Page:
Not that many movies explore war from a woman's perspective, but this is among the best of them. As World War II rages through Italy, a Canadian nurse named Hana (Juliette Binoche) tends to a badly burned man in an abandoned monastery. Their separate past love lives — particularly his doomed romance with a married aristocrat played by Kristin Scott Thomas (pictured) — contribute a good deal of suds to the proceedings. But there's at least one genuinely poignant element to the film: As love and death come and go in her life, Hana becomes obsessed with the notion that anyone she becomes close to will die. It's a haunting, hopeless fear; one that, in the film's context at least, seems likely to be shared by many who have lived and loved in a time of protracted war.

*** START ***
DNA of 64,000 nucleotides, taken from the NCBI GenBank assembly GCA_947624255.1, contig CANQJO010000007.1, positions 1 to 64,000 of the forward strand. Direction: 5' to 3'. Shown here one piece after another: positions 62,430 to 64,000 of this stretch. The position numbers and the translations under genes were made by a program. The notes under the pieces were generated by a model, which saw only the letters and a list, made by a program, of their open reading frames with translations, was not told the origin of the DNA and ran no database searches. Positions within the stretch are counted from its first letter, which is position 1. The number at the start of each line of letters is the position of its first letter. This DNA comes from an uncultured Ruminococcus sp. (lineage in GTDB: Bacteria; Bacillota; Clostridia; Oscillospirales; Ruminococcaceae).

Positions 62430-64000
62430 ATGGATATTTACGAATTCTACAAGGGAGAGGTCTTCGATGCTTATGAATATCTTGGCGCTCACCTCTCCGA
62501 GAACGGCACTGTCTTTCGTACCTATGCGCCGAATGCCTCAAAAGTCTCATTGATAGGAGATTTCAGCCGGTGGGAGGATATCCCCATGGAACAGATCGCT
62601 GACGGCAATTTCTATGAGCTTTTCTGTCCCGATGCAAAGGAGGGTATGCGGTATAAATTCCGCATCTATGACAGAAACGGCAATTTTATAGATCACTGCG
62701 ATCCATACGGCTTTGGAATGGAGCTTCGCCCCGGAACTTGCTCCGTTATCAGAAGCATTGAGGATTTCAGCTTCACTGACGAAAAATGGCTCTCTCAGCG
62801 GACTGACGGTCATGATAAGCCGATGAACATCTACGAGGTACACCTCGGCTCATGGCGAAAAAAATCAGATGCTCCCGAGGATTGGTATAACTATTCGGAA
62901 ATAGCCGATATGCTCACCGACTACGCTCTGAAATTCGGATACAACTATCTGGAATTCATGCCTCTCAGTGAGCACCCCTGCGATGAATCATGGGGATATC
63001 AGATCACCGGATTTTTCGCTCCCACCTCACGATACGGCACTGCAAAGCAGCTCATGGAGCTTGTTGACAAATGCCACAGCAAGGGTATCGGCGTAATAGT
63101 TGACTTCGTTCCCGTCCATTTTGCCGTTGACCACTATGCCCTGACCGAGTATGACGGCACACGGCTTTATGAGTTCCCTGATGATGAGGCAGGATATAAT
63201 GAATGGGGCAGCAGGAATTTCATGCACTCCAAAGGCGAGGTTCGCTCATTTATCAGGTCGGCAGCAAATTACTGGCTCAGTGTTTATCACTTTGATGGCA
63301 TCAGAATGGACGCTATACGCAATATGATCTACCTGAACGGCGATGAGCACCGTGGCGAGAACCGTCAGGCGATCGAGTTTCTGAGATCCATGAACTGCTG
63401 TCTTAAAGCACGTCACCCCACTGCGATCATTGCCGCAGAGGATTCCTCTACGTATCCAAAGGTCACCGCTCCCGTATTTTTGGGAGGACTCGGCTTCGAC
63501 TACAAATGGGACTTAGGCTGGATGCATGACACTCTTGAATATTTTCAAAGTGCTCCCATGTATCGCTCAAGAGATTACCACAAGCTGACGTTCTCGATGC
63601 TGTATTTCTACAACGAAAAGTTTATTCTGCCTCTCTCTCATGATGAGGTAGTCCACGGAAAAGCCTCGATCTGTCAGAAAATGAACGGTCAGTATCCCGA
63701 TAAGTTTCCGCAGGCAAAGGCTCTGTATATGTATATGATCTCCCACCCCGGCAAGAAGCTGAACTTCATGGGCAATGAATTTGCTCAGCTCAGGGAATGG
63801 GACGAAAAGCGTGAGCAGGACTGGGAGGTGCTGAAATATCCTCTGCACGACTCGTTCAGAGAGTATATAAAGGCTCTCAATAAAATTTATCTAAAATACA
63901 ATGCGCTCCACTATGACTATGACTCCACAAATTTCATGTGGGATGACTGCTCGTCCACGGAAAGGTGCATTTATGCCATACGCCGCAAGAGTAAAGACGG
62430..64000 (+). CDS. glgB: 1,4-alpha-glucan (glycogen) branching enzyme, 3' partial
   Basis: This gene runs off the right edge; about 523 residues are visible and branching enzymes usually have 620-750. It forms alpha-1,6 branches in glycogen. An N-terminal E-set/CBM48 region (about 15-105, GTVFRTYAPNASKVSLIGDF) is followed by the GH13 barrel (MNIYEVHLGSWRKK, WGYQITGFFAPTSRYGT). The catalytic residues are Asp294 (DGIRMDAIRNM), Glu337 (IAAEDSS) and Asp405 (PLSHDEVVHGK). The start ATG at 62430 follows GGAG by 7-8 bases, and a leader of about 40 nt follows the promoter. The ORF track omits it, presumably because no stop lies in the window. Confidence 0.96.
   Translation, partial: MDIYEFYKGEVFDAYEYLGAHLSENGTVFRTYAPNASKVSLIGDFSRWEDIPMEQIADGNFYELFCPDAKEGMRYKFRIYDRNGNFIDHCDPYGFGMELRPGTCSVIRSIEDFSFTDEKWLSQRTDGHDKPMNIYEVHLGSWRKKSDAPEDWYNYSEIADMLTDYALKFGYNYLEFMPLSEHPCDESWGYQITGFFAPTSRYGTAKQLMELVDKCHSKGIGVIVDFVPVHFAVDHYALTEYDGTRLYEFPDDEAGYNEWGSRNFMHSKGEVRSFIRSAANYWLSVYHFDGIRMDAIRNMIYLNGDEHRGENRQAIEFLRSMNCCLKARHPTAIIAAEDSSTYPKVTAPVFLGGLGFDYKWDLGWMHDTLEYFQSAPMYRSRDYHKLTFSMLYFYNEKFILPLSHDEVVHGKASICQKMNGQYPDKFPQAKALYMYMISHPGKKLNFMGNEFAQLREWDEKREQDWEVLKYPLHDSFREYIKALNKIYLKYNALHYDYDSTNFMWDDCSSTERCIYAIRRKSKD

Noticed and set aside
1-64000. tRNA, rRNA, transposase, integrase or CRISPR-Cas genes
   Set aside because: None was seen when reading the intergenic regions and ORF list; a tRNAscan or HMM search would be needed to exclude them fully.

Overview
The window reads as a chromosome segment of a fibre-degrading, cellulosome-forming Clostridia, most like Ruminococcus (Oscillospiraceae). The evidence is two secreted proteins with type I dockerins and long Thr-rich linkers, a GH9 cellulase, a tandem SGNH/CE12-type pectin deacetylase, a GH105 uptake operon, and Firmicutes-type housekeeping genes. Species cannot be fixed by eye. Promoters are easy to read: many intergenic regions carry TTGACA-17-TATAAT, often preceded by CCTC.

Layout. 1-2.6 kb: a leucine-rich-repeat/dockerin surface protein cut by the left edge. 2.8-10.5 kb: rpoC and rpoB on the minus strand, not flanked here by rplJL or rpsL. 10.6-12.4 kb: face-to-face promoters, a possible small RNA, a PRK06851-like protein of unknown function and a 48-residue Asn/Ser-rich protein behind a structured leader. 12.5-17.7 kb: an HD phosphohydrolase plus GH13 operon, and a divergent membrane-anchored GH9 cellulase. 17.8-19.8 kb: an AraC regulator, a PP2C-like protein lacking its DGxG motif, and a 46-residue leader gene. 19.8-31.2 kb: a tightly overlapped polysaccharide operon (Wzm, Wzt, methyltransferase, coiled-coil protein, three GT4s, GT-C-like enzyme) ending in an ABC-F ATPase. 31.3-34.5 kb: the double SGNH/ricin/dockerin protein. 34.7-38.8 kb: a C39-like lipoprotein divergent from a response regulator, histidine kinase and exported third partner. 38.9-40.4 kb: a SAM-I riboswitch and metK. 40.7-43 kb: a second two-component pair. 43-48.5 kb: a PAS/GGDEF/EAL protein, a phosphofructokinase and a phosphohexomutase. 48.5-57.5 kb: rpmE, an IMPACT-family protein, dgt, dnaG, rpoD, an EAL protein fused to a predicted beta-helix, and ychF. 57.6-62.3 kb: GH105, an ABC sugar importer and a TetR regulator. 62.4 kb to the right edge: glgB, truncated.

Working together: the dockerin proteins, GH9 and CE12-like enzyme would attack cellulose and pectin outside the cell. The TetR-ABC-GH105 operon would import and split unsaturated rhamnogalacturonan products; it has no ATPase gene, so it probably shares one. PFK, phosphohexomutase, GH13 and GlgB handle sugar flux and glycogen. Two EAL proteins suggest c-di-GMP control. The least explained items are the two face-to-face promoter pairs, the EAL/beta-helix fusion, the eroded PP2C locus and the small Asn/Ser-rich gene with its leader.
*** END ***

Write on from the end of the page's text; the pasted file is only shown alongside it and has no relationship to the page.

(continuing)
1996: AF archive / Alamy
Perhaps the finest cinematic moment for both writer/director Randall Wallace and star Mel Gibson (pictured), this heroically balanced story of Americans and Vietnamese fighting each other in 1965 may also prove to be the definitive film about the Vietnam War. Gibson, steely-eyed yet packing his role with emotion, stars as the lieutenant colonel who makes good on his promise to leave "no one behind dead or alive." Most importantly, We Were Soldiers humanizes the enemy as few war films would dare to do. And there's rueful wisdom in the closing observation of a North Vietnamese officer, who bemoans the fact not that his side lost this battle (temporarily), but that now the Americans will be emboldened to hurl themselves into a war they ultimately cannot win.
2002: AF archive / Alamy